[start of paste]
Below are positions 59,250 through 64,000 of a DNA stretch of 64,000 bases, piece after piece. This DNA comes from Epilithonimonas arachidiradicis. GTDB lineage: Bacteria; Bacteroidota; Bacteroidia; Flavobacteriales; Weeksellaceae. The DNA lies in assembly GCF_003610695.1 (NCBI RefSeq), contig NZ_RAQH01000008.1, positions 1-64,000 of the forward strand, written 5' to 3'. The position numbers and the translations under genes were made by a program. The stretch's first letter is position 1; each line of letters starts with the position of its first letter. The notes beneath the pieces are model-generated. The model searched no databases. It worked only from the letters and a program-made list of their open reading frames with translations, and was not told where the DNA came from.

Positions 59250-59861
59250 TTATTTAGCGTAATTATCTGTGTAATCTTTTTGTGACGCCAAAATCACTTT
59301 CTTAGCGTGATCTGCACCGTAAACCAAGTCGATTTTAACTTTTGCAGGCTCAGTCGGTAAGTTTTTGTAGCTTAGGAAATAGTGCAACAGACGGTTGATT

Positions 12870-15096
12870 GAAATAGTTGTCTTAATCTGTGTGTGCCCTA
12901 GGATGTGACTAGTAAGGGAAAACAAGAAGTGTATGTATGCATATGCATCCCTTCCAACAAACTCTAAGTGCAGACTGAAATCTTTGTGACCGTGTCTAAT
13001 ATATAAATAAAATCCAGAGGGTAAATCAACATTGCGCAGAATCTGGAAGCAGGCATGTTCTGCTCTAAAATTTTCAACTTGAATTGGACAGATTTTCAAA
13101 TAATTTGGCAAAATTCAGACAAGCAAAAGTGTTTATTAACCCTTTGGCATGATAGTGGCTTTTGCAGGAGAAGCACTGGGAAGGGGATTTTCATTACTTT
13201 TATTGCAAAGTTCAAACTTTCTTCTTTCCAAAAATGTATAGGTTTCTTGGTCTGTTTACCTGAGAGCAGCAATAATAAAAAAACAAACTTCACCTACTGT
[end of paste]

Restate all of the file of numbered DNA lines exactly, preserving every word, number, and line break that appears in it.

Below are positions 59,250 through 64,000 of a DNA stretch of 64,000 bases, piece after piece. This DNA comes from Epilithonimonas arachidiradicis. GTDB lineage: Bacteria; Bacteroidota; Bacteroidia; Flavobacteriales; Weeksellaceae. The DNA lies in assembly GCF_003610695.1 (NCBI RefSeq), contig NZ_RAQH01000008.1, positions 1-64,000 of the forward strand, written 5' to 3'. The position numbers and the translations under genes were made by a program. The stretch's first letter is position 1; each line of letters starts with the position of its first letter. The notes beneath the pieces are model-generated. The model searched no databases. It worked only from the letters and a program-made list of their open reading frames with translations, and was not told where the DNA came from.

Positions 59250-59861
59250 TTATTTAGCGTAATTATCTGTGTAATCTTTTTGTGACGCCAAAATCACTTT
59301 CTTAGCGTGATCTGCACCGTAAACCAAGTCGATTTTAACTTTTGCAGGCTCAGTCGGTAAGTTTTTGTAGCTTAGGAAATAGTGCAACAGACGGTTGATT

Positions 12870-15096
12870 GAAATAGTTGTCTTAATCTGTGTGTGCCCTA
12901 GGATGTGACTAGTAAGGGAAAACAAGAAGTGTATGTATGCATATGCATCCCTTCCAACAAACTCTAAGTGCAGACTGAAATCTTTGTGACCGTGTCTAAT
13001 ATATAAATAAAATCCAGAGGGTAAATCAACATTGCGCAGAATCTGGAAGCAGGCATGTTCTGCTCTAAAATTTTCAACTTGAATTGGACAGATTTTCAAA
13101 TAATTTGGCAAAATTCAGACAAGCAAAAGTGTTTATTAACCCTTTGGCATGATAGTGGCTTTTGCAGGAGAAGCACTGGGAAGGGGATTTTCATTACTTT
13201 TATTGCAAAGTTCAAACTTTCTTCTTTCCAAAAATGTATAGGTTTCTTGGTCTGTTTACCTGAGAGCAGCAATAATAAAAAAACAAACTTCACCTACTGT